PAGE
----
Francis Harrison Pierpont

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Francis Harrison Pierpont
Francis Pierpont portrait.gif
Governor of the
Restored Government of Virginia
In office
May 15, 1861 June 20, 1863
Lieutenant Governor Daniel Polsley (1861–1863)
Leopold C. P. Cowper (1863–1868)
Preceded by John Letcher (C.S.A.)
Succeeded by Arthur I. Boreman
Governor of Virginia
(Disputed until May 9, 1865)
In office
June 20, 1863 April 4, 1868
Preceded by William Smith (C.S.A.)
Succeeded by Henry H. Wells
Personal details
Born(1814-01-25)January 25, 1814
Morgantown, Virginia
(now West Virginia)
DiedMarch 24, 1899(1899-03-24) (aged 85)
Pittsburgh, Pennsylvania
Political party Republican
Spouse(s)Julia Augusta Robertson

Francis Harrison Pierpont (January 25, 1814 March 24, 1899), called the "Father of West Virginia," [1] was an American lawyer, politician and Governor of West Virginia during the Civil War prior to its admission into the Union. After the war, he was the Governor of Virginia during the early years of Reconstruction. In recognition of his significance to its state history, in 1910 the state of West Virginia donated a marble statue of Pierpont as the second of its two contributions to the U.S. Capitol's National Statuary Hall Collection. [2]


Early life

He was the third son of Francis Peirpoint and was born at the Peirpoint "Plantation" in the "Forks of Cheat" on the Morgantown-Ices Ferry Road, Monongalia County. [3] His middle name, "Harrison," was added later by the boy's father in honor of his commanding officer, General William Henry Harrison.

Pierpont, the original family name, was altered to Peirpoint in the land office at Richmond, Virginia in issuing patents for land deeded to his grandfather, John Pierpont (1742-1796) who grew up in Fairfax County, Virginia and attended the Fairfax Friends Meeting, but left to enlist in the Revolutionary Army, then after it ended moved west to Morgantown, West Virginia. [4] Virginia lawyers advised the family that in order to hold their grandfather's land they must spell their last name as recorded in the patent. Thus Francis used the name "Peirpoint" throughout all of his life. Francis Harrison also utilized Peirpoint throughout most of his adult life, including during his terms as the Civil War and Reconstruction Governor of Virginia. In 1880, when President Garfield appointed him Collector of Internal Revenue, Peirpoint sent his name to the U.S. Senate as Francis H. Pierpont. [5] Pierpont writes that "He consented to the change of his name because it was right." [6]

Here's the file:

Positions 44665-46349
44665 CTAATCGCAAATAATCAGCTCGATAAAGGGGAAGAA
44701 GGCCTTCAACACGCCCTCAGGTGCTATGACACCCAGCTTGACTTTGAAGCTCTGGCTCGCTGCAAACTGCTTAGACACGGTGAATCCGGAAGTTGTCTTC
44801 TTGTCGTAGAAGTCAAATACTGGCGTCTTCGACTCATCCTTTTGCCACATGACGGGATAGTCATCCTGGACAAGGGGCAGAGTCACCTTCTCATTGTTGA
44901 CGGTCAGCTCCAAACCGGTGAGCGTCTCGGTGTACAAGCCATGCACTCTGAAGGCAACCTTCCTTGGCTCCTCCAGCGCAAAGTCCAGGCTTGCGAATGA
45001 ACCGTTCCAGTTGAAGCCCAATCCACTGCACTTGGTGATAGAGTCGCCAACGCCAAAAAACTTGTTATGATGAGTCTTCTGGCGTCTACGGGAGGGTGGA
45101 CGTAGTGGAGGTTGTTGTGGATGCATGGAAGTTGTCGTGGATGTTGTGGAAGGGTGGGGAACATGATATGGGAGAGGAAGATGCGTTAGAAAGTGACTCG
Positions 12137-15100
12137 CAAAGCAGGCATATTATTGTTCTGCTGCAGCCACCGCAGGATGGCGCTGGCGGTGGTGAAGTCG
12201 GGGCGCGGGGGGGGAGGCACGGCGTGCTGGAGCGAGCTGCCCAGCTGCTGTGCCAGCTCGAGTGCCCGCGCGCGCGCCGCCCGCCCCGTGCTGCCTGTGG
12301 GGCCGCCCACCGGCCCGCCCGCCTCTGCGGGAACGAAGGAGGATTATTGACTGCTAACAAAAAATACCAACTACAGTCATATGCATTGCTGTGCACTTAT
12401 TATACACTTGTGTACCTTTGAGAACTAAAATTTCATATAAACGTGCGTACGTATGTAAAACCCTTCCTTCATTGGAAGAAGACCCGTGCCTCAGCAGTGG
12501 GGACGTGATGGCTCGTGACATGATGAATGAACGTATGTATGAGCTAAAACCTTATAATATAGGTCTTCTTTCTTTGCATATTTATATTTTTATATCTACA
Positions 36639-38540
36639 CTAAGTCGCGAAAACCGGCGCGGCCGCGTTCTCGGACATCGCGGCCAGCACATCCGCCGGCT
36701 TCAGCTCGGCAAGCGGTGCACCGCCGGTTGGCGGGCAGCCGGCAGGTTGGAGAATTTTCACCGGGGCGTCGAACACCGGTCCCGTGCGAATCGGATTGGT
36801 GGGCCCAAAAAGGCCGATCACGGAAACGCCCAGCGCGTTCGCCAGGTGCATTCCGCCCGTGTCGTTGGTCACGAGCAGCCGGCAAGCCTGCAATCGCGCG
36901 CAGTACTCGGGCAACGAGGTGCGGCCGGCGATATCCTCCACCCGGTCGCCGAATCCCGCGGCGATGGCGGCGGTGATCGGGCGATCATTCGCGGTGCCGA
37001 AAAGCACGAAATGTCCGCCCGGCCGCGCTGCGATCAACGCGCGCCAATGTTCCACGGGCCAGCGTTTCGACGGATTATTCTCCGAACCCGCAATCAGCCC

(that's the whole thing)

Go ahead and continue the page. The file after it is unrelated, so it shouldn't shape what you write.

While Frank was a boy, his family moved their leatherworking business to what is today Marion County, West Virginia. He was a great-grandson of Morgantown's founder Zackquill Morgan. Frank Pierpont was educated in a one-room schoolhouse and by his own reading. [7] Pierpont became linked with the region's history for the rest of his life. [8] After walking to Pennsylvania, he enrolled in and graduated from Allegheny College. Later, he taught school in Harrison County. Then he traveled and became an abolitionist after seeing slavery's abuses in Mississippi. [7]

He returned home to Fairmont and handled the family's tanning business as well as became active in the Methodist Church and began studying law. He was admitted to the bar in 1841. In 1848, Pierpont became the local attorney for the Baltimore and Ohio Railroad. Before entering politics, he also helped found Fairmont Male and Female Seminary, the forerunner to Fairmont State University. [8]

Political career

Francis Harrison Pierpont, NSHC statue Pierpont.jpg
Francis Harrison Pierpont, NSHC statue